What can you accomplish by cultivating a growth mindset? Well, the short answer is: anything you want. If there’s an area of learning or skill that you are interested in, you can learn, grow, and improve your skills if you apply a growth mindset.

Whether you want to improve your intellectual skills in logic, math, rhetoric or astrophysics; develop your creativity in music, drawing, writing, or film; or boost your athletic ability on the court, on the trail, or on the yoga mat, you can improve in any area you wish.

To understand why this is true, it’s helpful to know the concept of neural plasticity.

Neural Plasticity

The human brain has around 100 billion neurons, which are a special kind of nerve cell. These neurons connect to each other through connection points called synapses to make around 100 trillion connections.

This vast network of neurons controls everything about our bodies and minds, from our digestion and breathing to our mental functions such as memory, knowledge, thoughts, and emotions. Crucially, this neural network allows us to take in information, process it, remember it, and make new connections between things we know (animals with big teeth can bite) and new things we encounter for the first time (I’ve never seen that animal before, but it’s got big teeth! Run!).

Up until a few decades ago, scientists believed that the neurons in our brains grew rapidly in childhood, but then stopped growing as we reach maturity. The lack of new neural growth, it was thought, limited how much adults could learn and change in later life. In essence, the scientific understanding of our brain was, “you can’t teach an old dog new tricks.”

However, recent developments in neuroscience have completely changed this understanding. With new tools that allow us to look inside the brain, scientists have discovered that neurons can grow and change throughout our lives. For example, after a stroke, humans can relearn skills such as walking, speaking, and fine hand movements, even if the original part of the brain that controls that function is damaged. The ability of our brains to change and grow is known as neural plasticity.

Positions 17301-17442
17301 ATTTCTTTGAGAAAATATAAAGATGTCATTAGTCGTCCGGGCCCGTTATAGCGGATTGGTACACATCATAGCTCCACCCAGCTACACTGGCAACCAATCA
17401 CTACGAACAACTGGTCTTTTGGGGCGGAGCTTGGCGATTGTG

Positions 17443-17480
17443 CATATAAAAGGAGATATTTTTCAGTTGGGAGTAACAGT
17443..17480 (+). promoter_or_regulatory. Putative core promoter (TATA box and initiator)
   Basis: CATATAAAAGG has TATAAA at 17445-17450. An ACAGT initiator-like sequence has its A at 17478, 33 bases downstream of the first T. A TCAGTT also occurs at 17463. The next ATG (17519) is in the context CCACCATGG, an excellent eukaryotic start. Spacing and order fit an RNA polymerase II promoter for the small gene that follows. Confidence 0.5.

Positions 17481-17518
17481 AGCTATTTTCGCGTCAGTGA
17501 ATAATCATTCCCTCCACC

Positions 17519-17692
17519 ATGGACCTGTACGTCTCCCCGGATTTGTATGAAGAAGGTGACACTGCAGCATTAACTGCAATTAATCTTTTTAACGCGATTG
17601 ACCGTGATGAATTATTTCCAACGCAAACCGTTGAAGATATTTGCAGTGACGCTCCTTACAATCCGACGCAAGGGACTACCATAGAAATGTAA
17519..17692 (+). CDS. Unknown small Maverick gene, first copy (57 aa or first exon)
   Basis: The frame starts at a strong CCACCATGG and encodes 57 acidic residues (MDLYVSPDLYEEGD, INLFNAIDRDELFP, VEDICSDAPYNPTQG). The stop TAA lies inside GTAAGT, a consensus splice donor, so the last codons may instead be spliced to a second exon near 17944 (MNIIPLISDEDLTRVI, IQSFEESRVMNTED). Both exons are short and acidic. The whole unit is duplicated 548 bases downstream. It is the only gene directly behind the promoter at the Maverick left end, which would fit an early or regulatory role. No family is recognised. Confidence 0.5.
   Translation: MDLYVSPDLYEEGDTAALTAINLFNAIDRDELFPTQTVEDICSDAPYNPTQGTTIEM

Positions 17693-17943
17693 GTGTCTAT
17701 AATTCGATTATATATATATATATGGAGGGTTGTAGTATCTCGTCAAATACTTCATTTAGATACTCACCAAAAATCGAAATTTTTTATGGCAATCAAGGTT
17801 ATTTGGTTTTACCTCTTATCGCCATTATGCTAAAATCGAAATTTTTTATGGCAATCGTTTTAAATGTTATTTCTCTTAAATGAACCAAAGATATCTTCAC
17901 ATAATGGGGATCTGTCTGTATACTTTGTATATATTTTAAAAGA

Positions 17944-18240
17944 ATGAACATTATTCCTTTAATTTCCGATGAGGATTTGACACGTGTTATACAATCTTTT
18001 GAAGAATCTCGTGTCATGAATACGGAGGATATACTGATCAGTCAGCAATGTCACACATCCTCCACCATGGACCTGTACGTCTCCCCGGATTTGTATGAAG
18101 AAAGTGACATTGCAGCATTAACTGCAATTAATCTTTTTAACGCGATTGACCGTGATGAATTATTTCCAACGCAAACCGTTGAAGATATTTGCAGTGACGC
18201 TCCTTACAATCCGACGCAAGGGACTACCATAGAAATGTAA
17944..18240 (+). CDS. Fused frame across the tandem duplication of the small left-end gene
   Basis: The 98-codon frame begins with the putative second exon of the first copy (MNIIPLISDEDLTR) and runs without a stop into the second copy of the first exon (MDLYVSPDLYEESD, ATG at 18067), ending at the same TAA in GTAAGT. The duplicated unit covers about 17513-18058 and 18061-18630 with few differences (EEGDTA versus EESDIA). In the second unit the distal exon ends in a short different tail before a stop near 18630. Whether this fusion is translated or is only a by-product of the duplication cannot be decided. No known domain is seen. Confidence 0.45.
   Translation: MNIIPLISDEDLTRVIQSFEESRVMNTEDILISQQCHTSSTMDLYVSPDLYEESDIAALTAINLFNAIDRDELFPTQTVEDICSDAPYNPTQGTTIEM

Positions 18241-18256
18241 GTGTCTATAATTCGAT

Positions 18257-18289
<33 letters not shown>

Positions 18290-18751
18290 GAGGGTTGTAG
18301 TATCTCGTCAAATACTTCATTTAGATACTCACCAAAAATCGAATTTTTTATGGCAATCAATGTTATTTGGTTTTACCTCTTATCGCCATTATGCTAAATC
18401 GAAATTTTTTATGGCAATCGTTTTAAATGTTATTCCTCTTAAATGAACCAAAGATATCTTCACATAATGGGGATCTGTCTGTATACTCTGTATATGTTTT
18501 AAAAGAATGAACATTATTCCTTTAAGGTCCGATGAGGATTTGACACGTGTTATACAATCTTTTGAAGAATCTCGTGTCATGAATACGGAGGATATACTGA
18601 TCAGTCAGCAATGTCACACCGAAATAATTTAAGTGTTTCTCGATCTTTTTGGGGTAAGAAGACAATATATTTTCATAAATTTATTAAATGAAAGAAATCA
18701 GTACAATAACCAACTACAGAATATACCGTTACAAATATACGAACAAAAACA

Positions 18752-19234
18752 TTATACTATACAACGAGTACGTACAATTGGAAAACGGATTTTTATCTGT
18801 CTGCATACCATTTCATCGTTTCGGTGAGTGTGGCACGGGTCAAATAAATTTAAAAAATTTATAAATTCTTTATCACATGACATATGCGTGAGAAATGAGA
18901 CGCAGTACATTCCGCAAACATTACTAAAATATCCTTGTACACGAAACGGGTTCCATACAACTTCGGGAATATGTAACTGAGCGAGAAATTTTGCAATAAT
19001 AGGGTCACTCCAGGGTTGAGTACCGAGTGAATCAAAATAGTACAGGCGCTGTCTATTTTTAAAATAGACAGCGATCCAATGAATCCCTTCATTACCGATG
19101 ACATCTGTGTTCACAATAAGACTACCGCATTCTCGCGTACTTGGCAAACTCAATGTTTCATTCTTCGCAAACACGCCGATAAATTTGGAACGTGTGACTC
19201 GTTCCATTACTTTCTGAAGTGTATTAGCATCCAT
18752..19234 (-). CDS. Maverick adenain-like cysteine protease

One moving example of neural plasticity is that of actor Christopher Reeve, known for his role as Superman. Reeve turned out to be a real-life Superman after a horse-riding accident left him a quadriplegic. Before Reeve, the established medical wisdom was that people with spinal cord injuries might continue to improve and regain some function for months after their accident, but, by around two years post-accident, no more improvement would be possible. Reeve, however, was determined to beat the odds.

Shortly after his accident, Reeve began physical therapy. Around five years after his accident, he regained the ability to move his index finger. Inspired, he began even more intensive training. While he would never walk or gain control over some parts of his body, he was able to dramatically improve his health and regain some movement and sensation.

Perhaps most importantly, his example opened up new avenues of research. Scientists have since built on these early findings and are making great strides in helping people with spinal cord injuries regain function, sensation and movement.

While Christopher Reeve might be an extreme example, his story illustrates an important truth: we can learn and grow at any age. In other words, a growth mindset isn’t just a nice idea; it’s the scientific truth of how our brains work. No matter what you wish to improve, with strategic effort, growth and learning is possible.


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